April 19, 2013
Surveillance cameras played a large part in identifying the Boston bombing suspects and finding them. Cameras are also changing how local police officers investigate crimes, but privacy advocates worry that the expansion of cameras is crossing a line.
Albemarle County Police say the use of surveillance cameras has increased dramatically in the past decade.
"It's really one of the first places that we look," said Carter Johnson with Albemarle County Police. "It's amazing how many cameras are out in the community."
The owner of Brown's in Charlottesville says the cameras in his store are keeping away crime.
"I think it's a good deterrent," said Mike Brown. "They know they're being watched. They'll think twice before shoplifting."
Brown says he has not had any criminal problems since he opened two years ago.
But privacy advocates say too many cameras, especially those along public streets, are crossing a line.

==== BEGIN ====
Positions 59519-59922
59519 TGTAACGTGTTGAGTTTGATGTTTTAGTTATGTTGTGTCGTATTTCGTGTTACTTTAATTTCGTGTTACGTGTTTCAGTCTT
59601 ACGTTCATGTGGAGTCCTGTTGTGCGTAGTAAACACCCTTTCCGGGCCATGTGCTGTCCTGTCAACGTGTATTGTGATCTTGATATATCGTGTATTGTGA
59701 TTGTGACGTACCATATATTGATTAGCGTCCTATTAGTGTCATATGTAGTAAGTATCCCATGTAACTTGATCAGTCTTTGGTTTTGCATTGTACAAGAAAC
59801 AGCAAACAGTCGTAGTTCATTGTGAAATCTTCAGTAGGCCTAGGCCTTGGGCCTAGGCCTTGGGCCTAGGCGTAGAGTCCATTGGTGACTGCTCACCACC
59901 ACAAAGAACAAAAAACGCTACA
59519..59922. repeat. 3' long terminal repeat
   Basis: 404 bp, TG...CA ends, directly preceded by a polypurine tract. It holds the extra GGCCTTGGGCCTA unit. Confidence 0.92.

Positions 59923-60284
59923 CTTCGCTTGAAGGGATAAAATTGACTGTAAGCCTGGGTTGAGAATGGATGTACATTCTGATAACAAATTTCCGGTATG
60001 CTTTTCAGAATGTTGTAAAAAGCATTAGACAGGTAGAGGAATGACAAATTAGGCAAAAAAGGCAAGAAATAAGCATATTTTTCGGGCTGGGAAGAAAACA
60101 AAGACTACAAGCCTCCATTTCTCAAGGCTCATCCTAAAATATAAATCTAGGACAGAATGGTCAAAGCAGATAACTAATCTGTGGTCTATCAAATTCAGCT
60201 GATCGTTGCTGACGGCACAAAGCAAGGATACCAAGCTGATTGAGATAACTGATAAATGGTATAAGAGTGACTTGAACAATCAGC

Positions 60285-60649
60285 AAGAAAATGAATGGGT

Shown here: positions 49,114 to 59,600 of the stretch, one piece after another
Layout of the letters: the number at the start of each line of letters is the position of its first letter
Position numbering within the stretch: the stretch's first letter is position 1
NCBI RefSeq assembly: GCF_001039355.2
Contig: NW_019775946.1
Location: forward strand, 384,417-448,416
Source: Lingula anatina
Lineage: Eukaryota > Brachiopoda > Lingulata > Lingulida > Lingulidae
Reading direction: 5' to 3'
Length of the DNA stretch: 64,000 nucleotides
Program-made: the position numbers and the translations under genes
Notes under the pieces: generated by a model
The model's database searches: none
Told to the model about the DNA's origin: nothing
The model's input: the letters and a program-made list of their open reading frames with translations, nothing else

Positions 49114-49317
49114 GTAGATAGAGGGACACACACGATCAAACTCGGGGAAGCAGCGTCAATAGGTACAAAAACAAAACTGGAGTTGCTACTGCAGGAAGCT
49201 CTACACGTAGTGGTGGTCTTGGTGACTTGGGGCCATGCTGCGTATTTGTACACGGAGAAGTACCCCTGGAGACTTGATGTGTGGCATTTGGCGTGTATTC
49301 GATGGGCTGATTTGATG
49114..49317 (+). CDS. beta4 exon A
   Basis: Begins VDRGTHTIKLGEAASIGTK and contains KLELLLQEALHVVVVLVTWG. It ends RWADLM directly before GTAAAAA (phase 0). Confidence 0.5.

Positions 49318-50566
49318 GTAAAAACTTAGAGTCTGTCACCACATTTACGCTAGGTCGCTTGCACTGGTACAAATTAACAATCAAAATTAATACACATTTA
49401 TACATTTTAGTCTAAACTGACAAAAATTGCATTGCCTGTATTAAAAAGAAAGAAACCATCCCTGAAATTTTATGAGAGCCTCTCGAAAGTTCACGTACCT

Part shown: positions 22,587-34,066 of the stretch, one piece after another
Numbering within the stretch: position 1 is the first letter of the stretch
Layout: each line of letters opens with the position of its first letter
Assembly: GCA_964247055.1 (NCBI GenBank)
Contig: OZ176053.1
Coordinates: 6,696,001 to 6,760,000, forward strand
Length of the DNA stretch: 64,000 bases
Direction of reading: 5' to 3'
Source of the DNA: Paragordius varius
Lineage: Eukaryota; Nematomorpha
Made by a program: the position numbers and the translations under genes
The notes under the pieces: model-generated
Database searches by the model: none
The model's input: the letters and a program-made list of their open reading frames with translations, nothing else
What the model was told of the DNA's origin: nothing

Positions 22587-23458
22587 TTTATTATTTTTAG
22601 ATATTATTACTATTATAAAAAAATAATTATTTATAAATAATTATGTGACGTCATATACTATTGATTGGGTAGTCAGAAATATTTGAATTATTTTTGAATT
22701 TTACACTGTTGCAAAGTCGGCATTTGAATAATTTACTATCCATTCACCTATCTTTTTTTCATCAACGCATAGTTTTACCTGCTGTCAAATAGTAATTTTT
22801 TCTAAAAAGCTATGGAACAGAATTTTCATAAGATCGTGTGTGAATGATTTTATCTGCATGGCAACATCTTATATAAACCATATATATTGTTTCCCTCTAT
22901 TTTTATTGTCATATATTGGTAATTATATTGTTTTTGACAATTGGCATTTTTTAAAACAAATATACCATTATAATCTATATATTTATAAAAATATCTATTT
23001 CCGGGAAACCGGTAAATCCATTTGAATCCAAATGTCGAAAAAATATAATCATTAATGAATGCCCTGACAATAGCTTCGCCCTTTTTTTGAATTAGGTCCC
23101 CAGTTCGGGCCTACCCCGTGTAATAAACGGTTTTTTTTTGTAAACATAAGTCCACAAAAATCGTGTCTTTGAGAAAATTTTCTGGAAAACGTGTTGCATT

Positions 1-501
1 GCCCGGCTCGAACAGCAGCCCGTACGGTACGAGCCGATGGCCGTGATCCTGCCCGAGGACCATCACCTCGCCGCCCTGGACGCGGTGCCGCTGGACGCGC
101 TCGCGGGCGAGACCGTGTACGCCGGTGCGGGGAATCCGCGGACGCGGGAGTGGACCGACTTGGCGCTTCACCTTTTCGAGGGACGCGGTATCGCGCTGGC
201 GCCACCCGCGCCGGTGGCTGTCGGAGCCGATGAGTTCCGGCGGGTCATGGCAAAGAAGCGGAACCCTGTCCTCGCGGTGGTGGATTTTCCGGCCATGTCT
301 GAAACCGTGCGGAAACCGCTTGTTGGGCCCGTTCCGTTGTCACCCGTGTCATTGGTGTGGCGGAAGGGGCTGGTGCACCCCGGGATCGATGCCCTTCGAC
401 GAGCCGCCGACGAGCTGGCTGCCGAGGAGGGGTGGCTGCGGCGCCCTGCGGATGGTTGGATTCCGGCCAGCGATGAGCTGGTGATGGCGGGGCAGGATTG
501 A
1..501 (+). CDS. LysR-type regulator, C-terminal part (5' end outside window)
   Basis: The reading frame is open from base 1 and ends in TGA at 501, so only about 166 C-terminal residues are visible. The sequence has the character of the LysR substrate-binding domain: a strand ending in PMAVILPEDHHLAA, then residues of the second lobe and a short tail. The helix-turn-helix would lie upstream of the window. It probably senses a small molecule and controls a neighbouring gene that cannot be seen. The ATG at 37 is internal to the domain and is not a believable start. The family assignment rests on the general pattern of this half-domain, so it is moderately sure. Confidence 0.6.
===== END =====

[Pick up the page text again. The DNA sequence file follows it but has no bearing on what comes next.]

"Before the government can touch you or conduct surveillance on you they have to have some reasonable evidence that you're committing a crime or participating in some kind of illegal activity," said the Rutherford Institute's John Whitehead. "In America you're innocent until you're proven guilty. But if you're being watched all the time by the police or the government you are a suspect."
Police say that's not a problem because they're not watching all the time. They only use footage when they're investigating a crime with the store's permission.
"The cameras that we often use in these investigations are not our cameras," said Johnson. "They are often cameras that belong to a business, a resident, or someone in the community and then we go and have a partnership with them."